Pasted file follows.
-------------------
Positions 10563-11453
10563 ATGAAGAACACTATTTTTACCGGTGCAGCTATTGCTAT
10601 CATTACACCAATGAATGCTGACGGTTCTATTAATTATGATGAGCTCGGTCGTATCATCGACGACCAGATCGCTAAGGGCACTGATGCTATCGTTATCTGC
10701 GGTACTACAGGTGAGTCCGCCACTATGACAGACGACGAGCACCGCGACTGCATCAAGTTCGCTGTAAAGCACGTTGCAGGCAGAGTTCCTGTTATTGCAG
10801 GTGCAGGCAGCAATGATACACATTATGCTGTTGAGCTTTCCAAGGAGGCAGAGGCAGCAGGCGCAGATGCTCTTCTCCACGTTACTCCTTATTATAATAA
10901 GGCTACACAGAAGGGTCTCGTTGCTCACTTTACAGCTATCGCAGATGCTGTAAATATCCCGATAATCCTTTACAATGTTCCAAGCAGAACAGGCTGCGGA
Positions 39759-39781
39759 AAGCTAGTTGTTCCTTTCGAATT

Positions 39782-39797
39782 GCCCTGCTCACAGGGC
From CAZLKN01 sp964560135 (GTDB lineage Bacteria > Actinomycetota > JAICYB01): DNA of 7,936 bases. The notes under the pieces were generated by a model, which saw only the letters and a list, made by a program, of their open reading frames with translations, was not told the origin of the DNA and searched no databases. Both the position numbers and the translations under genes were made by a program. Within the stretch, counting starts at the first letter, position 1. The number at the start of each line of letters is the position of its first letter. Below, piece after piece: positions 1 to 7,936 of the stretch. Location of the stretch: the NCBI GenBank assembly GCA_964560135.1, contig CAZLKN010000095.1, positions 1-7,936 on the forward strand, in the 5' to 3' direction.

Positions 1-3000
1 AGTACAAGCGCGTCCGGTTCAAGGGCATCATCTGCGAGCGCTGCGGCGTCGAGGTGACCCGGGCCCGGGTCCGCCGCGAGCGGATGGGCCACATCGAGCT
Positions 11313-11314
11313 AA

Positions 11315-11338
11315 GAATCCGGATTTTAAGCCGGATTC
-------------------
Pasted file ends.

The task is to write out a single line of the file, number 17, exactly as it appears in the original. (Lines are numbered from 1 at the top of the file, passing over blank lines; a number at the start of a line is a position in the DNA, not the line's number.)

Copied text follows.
11315 GAATCCGGATTTTAAGCCGGATTC